LCAP and Meaninful School Library Stats

I recently witnessed how a school district is evaluated and scrutinized by the government. My takeaway from this experience was hugely revealing. I learned that if I can’t prove that my school library is meeting the student needs that have been identified in my district’s Local Control and Accountability Plan (LCAP), then my library has lost not only its purpose, but its funding as well!

If you’re wondering, “What the devil is FPM,” it’s basically an audit. The California Department of Education (CDE) Website insists that FPMs are not audits. They say, “…FPM is an overall determination of whether the local educational agency (LEA) is meeting statutory program and fiscal requirements for categorical programs.” Sounds like an audit to me.

Pre-FPM, I’d use circulation stats, class visits, and door count stats to prove how well-used my library was. Yet, my shared statistics had no real bite, no meaning. I could have been talking about puppies or rainbows and received the same type of response from admin. Now I (finally) understand why.

It’s NICE that students use the library and its resources. But it’s MEANINGFUL if students who use the library turn out to perform better. My usage reports must correlate with my school’s goals. My budget must support the student needs listed on the LCAP. My stats must verify that library usage will somehow help our school outperform last year’s percentages.

Here’s my new plan:

  1. Pull out the important stats from my schoo’s LCAP and list them in the first column of a spreadsheet.
  2. Generate reports that target these LCAP needs. How about a circulation report for my Spanish Collection? How about running a usage report for a specific database that supports an AP class? How about counting the number of database demonstrations I do for EL classes?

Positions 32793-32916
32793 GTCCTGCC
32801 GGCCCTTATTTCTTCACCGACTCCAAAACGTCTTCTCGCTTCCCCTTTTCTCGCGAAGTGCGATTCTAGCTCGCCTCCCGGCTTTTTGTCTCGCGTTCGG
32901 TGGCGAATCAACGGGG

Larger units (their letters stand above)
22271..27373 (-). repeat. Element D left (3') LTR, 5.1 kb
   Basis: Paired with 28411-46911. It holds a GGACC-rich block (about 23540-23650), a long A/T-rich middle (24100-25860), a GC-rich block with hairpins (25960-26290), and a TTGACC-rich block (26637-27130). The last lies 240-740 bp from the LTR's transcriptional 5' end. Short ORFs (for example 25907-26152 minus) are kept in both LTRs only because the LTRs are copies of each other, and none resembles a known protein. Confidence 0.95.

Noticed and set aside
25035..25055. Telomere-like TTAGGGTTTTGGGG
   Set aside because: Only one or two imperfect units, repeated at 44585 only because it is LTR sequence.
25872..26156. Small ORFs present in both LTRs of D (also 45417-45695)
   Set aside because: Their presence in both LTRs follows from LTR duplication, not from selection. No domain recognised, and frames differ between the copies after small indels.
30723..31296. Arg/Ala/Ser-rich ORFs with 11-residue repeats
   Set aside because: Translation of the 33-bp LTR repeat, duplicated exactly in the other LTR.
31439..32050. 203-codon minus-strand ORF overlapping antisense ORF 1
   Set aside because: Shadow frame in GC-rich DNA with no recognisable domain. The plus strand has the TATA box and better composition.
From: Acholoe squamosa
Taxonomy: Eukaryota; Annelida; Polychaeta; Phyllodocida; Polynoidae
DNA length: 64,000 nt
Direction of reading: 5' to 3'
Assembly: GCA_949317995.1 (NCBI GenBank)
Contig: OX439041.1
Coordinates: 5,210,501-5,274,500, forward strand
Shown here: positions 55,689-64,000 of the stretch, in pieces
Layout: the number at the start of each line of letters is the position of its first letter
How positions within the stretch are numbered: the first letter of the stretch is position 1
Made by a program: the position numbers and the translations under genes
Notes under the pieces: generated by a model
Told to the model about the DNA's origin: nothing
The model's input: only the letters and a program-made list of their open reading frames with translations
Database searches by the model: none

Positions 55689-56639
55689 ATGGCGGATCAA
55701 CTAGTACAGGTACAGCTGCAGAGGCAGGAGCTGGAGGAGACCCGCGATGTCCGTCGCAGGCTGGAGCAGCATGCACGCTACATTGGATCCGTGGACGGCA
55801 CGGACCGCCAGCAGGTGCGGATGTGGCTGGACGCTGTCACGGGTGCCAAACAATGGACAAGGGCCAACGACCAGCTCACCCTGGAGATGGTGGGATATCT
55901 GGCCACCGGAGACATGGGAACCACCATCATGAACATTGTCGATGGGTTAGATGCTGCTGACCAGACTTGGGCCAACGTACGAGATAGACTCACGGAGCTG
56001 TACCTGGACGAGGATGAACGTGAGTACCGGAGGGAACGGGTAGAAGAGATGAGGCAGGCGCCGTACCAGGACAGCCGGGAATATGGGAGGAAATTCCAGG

3. It will probably turn out that the library is lacking resources to support some of the student needs listed on the LCAP. In this case, I will have a powerful argument for shifting or increasing the library’s budget to meet those needs.
  4. Since I will be carefully tracking the library’s usage in the LCAP areas, I would imagine that as my library usage increases, student performance will as well. These are the results I want to tout to admin.

While it’s true that additional, non-library variables contribute to students’ improved performance, I’m hopeful that some positive correlation or patterns will be revealed. At the very least, I will be focusing my energy on meeting my students’ needs. That can never be a bad thing.

I’m grateful to have had the opportunity to participate in the FPM at the district level. It taught me lots. For any other librarians who are new to the whole LCAP thing (like I was), request a copy of your district’s LCAP. Study that thing! You can learn more about California’s LCAP and Local Control Funding (LCF) information on the California Department of Education Website.

Consider joining me in making your school library stats more focused and meaningful this year!

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